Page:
Recognising learning and development in the transaction of personal work practices
Sociocultural constructivist perspectives advance learning in and through work as the process and product of workers' situated participation in practice. Such participation is invariably interactive and personally enacted in the many ways workers' engage in the activities and events that characterise their practice. Further, the nature of engagement in work practice is transformation: nothing is static, nothing remains the same. At its simplest, workers are always in the constant transformational state of doing something. The something they are doing is most often visible in some form or other as occupational practice that is historically founded, collectively defined and socially produced albeit through the personal and often idiosyncratic enactment of that practice. This chapter focuses on the transformational nature of work and its description and explanation as learning. Drawing on concepts of agency and Dewey's ideas of transaction, the chapter explores and discusses ways of making the transformational qualities of workers' personal work practices more visible as a means of understanding how change is enacted as learning through work and what changes are emergent as evidence of workers' learning. These discussions draw on data and findings from a research project that examined workers' personal work practices. The research focused on workers' self-description and explanation of the particular ways they went about their work, the purposes and outcomes accomplished through their personal practice and the kinds of personal and situational changes they accounted as evidence of their learning. From the findings of that research, the chapter elaborates three kinds of sets of transactions. They are (1) transacting identity through forms of social engagement, (2) transacting goals as personal aspirations and shared purposes and (3) transacting the material as tools and procedures. These sets of transactions are advanced as possibilities for overcoming the limitations of interaction as the primary concept used to define the activities that underpin describing and explaining work-learning as participative practice. Data samples from the interview transcripts of one of the three firefighters who participated in the research are used to illustrate the complex integration of personal and contextual factors that accomplish the transformations of person, place and practice that are the evidence of learning in and through work.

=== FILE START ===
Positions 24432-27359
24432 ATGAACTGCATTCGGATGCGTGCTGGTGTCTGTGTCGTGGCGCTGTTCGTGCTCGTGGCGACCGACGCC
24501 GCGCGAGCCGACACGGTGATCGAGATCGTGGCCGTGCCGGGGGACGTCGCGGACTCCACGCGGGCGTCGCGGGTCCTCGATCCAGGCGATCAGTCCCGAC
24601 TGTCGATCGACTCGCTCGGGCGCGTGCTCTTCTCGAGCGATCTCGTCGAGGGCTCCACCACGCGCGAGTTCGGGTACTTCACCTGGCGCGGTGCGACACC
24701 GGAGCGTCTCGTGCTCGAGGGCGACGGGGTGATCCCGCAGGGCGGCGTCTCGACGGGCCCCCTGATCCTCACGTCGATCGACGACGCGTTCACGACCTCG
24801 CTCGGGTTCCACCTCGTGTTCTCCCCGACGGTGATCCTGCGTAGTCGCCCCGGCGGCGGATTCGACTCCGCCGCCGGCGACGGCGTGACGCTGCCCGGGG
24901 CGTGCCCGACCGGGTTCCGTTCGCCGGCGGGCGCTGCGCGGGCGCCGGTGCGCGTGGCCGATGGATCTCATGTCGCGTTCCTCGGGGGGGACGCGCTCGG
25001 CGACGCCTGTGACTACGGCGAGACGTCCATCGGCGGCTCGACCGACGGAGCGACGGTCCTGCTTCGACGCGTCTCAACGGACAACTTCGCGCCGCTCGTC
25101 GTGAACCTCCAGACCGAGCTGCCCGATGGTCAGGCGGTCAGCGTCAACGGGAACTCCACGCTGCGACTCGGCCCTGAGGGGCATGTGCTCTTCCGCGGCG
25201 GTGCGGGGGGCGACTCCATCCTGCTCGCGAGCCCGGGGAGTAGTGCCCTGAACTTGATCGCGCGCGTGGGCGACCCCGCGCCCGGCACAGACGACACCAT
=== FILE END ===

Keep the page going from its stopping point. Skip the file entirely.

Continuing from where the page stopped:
Promoting, Assessing, Recognizing and Certifying Lifelong Learning
Technical, Further and Workplace Education